Newport Breakers Womens Rugby Team Win The Inaugural Joy Johnson Cup 2023
Newport Womens Rugby won the Grand Final against Lindfield Blue on Saturday July 29th.
Formatted as a best of 3, two matches were played separated by an exhibition match between Lindfield Legacy White and UNSW. Should it be required, a third deciding match would be played.
With Newport's Womens team winning the first two games convincingly, the third game was not contested.
This means Newport Women's Rugby have won the Inaugural Joy Johnson Cup.
Newport's Sarah Reynolds also won the very first Joy Johnson medal.
Results in the Grand Final matches were:
Lindfield Blue 7 v 31 Newport- GF2: David Phillips Field
Lindfield Blue 5 v 26 Newport - GF1: David Phillips Field
The Grand Final scores are a reflection of how the Newport Womens team have done all Season. In fact, they have lost only one game, in Round One, to the Lindfield Blue - the team they triumphed over in the Grand Final.
After that small stumble it was full steam ahead week in week out with score differences that could make your eyes water.
The connections and building of strength between the women that commenced in 2021, when Newport Rugby launched their Womens team, has clearly found its stride.
Not that it's been easy.
Going into the Grand Final Madison Hunt said:
''After struggling to get numbers at the beginning of the season it’s awesome to be a part of the group of 10-15 girls who stepped up to the challenge and committed to playing every Saturday for the past 4 months.
Few of us had played rugby before. The first few training sessions were heavily focused on tackling and not being scared of heavy contact.''
''The Joy Johnson cup was formed earlier this year and for the first time in Subbies history there was a dedicated regular women’s competition.
Game 1 was against both Linfield Legacy teams in the mud. We got close to beating Linfield Blue a few times before finally winning against them at home.
The few games we had at Porters in front of a home crowd were awesome and we got to experience why everyone loves playing at Porters.
Last week’s semi final against St Pats changed it up to 10min halves. After some strong try line defence, the pace of our wingers and amazing teamwork we won 29-5, awesome effort. '' Madi said
''It’s exciting to see women’s rugby grow at the Newport and be a part of the first Newport Breakers team in the Joy Johnson Cup.
Thanks Steve, Cam, AJ and all the boys for welcoming to team into the club. Thanks to Scott and Shane for putting up with a group of high energy girls and for taking the time to help us grow the team. And girls, you are amazing.''
The new competition, created through the vision and drive of a special committee of Lindfield Rugby Club and named in honour of legendary Subbies administrator, Joy Johnson, is the first of its kind in Sydney Rugby.
The Joy Johnson Cup comp. commenced in April 2023 with participating 7s teams playing two matches each Saturday as part of their weekly Subbies club schedule.
St. Pats., UNSW and Linfield joined Newport in the inaugural rounds during the past months, with Lindfield fielding both a Lindfield Blue and Lindfield White team.
The games have been played on Boronia Park, Soldiers Memorial Park, Airey Park, David Phillips Field, Hudson Park, Newport Oval and the homeground of the Grand Final winners, Porters Reserve - or 'the Portress' as it is known locally.
As can be seen above, Newport Breakers Womens Rugby athletes are also mums in some cases, not only setting a great example for these youngsters, but also getting great support from team members and family to put the Newport Breakers community front and centre over the 2023 Season. Which, at the core of suburban rugby, is what it's all about - community as a family.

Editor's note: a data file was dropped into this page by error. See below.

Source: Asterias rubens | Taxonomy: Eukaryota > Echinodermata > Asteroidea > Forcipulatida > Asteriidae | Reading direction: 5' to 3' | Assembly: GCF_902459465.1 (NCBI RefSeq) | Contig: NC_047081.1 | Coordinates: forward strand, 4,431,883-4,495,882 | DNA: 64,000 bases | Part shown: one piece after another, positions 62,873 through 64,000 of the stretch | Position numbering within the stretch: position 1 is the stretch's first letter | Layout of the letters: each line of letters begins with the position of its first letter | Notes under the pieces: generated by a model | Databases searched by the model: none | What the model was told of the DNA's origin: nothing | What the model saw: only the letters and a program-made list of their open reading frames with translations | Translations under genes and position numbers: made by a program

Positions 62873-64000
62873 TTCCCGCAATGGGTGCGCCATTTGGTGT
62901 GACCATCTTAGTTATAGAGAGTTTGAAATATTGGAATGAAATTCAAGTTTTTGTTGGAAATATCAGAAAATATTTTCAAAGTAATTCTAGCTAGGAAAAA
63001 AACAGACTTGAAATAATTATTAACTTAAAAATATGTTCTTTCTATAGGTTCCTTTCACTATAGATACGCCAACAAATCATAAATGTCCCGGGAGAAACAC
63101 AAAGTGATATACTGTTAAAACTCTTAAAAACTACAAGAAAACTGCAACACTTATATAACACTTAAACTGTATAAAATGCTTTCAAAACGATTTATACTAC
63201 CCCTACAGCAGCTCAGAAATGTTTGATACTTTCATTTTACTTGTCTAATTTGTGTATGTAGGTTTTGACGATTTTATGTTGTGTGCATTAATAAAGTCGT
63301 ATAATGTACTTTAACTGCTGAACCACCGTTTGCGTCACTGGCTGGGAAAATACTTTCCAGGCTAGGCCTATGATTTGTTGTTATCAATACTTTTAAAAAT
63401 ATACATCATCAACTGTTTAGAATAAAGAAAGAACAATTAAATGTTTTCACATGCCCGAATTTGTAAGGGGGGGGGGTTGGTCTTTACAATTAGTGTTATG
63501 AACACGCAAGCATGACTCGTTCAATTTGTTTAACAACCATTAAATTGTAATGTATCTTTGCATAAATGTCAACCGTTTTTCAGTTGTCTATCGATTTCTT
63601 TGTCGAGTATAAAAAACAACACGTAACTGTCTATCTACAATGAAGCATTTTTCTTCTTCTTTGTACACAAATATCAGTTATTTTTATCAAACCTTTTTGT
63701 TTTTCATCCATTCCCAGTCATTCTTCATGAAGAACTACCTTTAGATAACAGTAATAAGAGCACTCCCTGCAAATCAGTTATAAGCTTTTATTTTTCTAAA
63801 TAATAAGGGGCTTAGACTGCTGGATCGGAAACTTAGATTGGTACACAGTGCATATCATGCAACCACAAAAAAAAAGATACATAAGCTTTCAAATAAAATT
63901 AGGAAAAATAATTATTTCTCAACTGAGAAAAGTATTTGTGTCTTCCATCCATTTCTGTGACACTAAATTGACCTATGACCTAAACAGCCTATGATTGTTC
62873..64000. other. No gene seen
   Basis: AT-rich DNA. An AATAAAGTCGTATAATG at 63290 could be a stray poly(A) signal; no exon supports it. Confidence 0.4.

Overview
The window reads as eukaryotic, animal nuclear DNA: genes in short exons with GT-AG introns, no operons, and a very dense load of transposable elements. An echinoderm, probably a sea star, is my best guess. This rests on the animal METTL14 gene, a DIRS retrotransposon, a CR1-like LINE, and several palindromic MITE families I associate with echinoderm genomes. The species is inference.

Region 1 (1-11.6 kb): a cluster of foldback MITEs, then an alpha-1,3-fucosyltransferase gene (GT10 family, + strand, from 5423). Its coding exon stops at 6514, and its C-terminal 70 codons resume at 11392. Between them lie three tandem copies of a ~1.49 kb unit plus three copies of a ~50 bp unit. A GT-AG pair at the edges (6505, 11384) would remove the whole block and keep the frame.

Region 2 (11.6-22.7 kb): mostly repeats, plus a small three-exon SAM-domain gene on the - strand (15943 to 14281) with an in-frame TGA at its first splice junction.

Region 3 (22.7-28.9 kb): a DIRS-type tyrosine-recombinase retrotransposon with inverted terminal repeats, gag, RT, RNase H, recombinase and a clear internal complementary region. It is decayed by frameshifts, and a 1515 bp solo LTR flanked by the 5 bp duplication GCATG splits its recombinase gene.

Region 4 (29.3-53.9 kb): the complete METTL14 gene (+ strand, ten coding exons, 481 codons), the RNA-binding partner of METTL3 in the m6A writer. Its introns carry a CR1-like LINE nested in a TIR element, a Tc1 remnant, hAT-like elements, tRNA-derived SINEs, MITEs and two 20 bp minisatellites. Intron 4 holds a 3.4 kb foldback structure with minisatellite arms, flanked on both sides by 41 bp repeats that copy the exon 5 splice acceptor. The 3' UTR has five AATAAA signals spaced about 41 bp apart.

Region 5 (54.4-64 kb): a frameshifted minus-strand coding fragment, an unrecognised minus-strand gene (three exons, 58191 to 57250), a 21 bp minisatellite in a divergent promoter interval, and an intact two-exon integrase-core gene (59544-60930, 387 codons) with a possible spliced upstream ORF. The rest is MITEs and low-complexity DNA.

What's more, that is spreading across Sydney as the athletes meet up with each other to enjoy their sport.
It is hoped more clubs and women will join new teams up for the 2024 Joy Johnson Cup for Suburban Womens' Rugby.
Wuthering Day 2023 At Mona Vale Shines A Light On The Women's Resilience Centre
The Most Wuthering Heights Day Ever is an event held at locations around the world where participants recreate the music video for musician Kate Bush's 1978 song "Wuthering Heights". The event's inspiration is Shambush's The Ultimate Kate Bush Experience, which took place in 2013 in Brighton, United Kingdom, as part of Brighton Fringe, created by performance collective Shambush! who attempted to set an unofficial world record for the most people dressed as Kate Bush in one place, with hundreds attending.
In 2016, The Most Wuthering Heights Day Ever event was proposed to be held in at least 16 places worldwide including Adelaide, Perth, Northern Rivers, Sydney, Tel Aviv, Montreal, Atlanta, Copenhagen, Berlin, Uppsala, Wellington, Hobart, Amsterdam and Somersworth. Shambush! who inspired the event hosted an event in London and helped organise the largest event in Melbourne.
Since then the annual July event has grown and is seen as a few hours of women's empowerment, creating connections and just having some fun.
The Women's Resilience Centre was founded in 2020 as a place of hope, healing and recovery for women who have experienced or witnessed domestic abuse and trauma. Based in Mona Vale, the WRC is positioned to fill the gap between short-term crisis care and longer-term recovery. We provide a Resilience Program supported by a lived-experience peer-to-peer Mentoring Program, delivered nationally online and face-to-face. Through partnerships with housing providers, the WRC is planning a national network of residential accommodation for up to 12 months, providing a safe space for women to reset their lives.
Simone Allan, Director and Founder Women’s Resilience Centre explains:
''The Women’s Resilience Centre is a northern beaches initiative. It is a service to provide hope, healing and long term recovery for women and their families who have experienced or witnessed domestic abuse and trauma.
The statistics state that one women dies every 8 days in Australia and on the Northern Beaches over 130 + DV incidents are reported each month. Trauma is Ike a cancer that pervades if not dealt with and it presents itself through dysfunctional behaviour.